I spent most of my teens commuting between London and north Wales. When my parents came to Britain from Nigeria in the Sixties, they were both studying. Being responsible people, they thought it would be difficult to be there for us, so we - my brother and I - stayed with foster parents who were friends of theirs. First we lived in Sussex, and our parents would see us every week. When I was 12 my foster parents moved to Colwyn Bay in north Wales, and we would go home to London for the holidays.
The contrast was really important for me. I loved living by the sea and spent a lot of time on my own there. I loved the tranquillity, the silence, the sense of possibility, but I would have been frustrated without the hubbub of the city. I would often bring a friend home and show them London.
I've always written. I had a period of intense creativity when I was six or seven and would write stories 26 sides long. My teachers encouraged me; they were amused I think. My family were really pleased. Both sets of parents encouraged me to read and write at home.
In Colwyn Bay I went to Eirias High School, a 12-18 comprehensive, where Keith Toy taught me O and A-level English. I'd barely studied poetry before. I knew about song lyrics, short stories and novels, but I'd never read any Shakespeare. We did The Merchant of Venice for O-level and four modern poets - Ted Hughes, Patrick Kavanagh, Thom Gunn and R S Thomas - and Macbeth and Henry IV Part 1 for A-level.
He was into us reading out loud. We were shy at first about reading Shakespeare in class, but it really inspired me. We'd read particular chunks and then discuss them. He would quietly recommend other books and you desperately wanted to read them. He told us that Hal rejects Falstaff, so I read Henry IV Part 2 and Henry V - I had to know what happened. We ended up wanting to read other tragedies as well, besides Macbeth. It was about a real love of literature rather than reading to pass exams. I did S-level as well, and he would lend me and another girl, my friend Naida, books and we'd swap them.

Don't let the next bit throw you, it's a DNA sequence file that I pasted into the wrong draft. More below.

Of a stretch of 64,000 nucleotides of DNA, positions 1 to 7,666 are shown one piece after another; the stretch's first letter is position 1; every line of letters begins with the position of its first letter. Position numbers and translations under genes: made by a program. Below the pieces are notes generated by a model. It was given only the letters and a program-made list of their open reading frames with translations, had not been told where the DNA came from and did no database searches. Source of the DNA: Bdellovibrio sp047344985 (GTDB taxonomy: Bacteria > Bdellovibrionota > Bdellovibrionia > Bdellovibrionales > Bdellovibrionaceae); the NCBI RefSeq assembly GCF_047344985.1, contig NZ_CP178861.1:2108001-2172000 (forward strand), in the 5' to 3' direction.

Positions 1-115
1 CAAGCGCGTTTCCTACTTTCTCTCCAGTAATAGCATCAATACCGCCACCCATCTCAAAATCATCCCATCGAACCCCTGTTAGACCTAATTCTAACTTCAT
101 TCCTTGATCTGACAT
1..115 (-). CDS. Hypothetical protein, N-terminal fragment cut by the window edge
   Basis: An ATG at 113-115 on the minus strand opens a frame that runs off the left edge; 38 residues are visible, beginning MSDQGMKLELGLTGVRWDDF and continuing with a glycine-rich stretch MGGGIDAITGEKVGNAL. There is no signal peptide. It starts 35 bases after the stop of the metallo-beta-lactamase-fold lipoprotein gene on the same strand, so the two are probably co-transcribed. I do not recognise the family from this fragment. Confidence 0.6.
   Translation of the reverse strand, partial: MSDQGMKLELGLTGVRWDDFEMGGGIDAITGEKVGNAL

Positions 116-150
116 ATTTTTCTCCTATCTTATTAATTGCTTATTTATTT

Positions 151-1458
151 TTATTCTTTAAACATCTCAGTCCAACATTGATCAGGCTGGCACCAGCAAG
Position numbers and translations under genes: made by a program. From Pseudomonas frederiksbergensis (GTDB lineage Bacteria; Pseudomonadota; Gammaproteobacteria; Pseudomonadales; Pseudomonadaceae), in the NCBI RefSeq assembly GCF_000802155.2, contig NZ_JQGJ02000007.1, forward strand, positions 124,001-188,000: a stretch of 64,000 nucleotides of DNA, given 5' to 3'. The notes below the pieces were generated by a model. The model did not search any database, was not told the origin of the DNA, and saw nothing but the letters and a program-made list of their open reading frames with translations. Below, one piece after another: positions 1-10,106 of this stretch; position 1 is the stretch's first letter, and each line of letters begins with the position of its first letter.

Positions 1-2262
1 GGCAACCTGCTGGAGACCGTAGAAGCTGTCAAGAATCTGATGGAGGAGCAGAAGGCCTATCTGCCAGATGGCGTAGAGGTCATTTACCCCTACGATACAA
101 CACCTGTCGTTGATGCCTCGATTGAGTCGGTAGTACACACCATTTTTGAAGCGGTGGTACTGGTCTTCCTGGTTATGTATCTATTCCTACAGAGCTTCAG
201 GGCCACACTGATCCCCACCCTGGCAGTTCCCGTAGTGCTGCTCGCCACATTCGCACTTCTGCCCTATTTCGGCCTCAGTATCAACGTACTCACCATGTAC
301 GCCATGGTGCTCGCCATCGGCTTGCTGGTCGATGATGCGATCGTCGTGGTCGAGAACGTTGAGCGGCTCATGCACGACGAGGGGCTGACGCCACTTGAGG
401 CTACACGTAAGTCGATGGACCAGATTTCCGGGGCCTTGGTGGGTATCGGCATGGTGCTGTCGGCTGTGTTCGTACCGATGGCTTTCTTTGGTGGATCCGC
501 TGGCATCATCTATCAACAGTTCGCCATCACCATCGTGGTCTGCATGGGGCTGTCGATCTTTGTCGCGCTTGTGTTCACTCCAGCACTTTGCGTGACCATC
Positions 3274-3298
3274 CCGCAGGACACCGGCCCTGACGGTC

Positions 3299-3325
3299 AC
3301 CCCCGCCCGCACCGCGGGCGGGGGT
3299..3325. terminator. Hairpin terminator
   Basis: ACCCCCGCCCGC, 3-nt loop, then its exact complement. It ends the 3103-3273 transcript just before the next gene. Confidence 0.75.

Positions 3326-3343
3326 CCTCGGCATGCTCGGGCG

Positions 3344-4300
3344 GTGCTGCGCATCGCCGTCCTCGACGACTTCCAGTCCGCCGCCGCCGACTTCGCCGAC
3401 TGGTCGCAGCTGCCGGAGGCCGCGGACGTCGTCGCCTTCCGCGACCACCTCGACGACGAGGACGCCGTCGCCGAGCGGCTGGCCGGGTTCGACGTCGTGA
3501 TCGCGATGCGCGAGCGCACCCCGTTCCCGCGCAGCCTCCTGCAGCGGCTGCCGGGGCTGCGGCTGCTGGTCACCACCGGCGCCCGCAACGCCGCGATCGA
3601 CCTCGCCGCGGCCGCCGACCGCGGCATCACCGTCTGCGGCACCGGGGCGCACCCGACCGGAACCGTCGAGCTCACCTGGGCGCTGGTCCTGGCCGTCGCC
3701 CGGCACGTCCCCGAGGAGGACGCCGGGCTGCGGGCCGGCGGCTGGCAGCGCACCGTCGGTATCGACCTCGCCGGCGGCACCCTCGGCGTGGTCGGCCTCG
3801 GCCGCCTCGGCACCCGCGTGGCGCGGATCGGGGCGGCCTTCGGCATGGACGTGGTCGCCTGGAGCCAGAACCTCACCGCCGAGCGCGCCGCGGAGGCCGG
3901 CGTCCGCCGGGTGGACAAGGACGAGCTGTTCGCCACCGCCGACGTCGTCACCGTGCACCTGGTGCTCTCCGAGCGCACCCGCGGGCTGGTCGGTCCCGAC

I especially enjoyed Chaucer - the Prologue and the Pardoner's Tale. Mr Toy made us read them out loud as well, which was quite a challenge. I went out and bought a tape. The best thing he did was to get us to write a modern character sketch in iambic pentameters and rhyming couplets. I got an A. It was the only A I got in English. I got As in exams, but the rest of the time it was B-pluses. He was a hard marker, but I respected him for that, and when I got an A I knew it was really something. I went on to write The General Prologue to the Colwyn Bay Tales. It was the early Eighties, so I chose youth cults of the time - punks and new romantics - and some recognisable people. It was my first epic poem - more than 1,000 lines long. I was quite shy. I'd like him to know I did it, but I didn't show it to him.
I suspect he saw it, though. When I went to Oxford for my interview, I took it with me, and one of the tutors was very keen on Chaucer. I'm sure the copy got sent back to my school. I was the first person from my school to go to Oxford; someone had gone to Cambridge about six years before. No, it didn't really bother me being just about the only black person in school. It was useful at Oxford, though - I got invited to lots more dinner parties.
What I respected most about Mr Toy was that you could tell he loved literature. You don't need to wave your arms about to prove that. He had a dry sense of humour as well, which helped, especially at O-level when there are always some in the class not wanting to be there. He opened up a bit at A-level. Looking back, the jokes then bordered on sexism, but in general I thought his sense of humour worked.
I've not kept in touch. He's had a huge influence on me, but he was quiet and I was shy around my teachers - I didn't acknowledge it at the time. I think I muttered goodbye and thank you and slipped out. He wasn't a flamboyant character or especially good-looking. Such people often don't get the credit they deserve.
My love of literature at school precipitated my going back into schools to do workshops. I was lucky enough to have a good English teacher. Some people don't, and even if they do, they are not properly introduced to poetry. Some teachers will accept that children are not going to enjoy it. I was lucky; I didn't know you weren't supposed to like poetry.
Patience Agbabi is a performance poet. Her collection of poetry and prose, 'Transformatrix', will be published by Payback Press later this year.She was talking to Heather Neill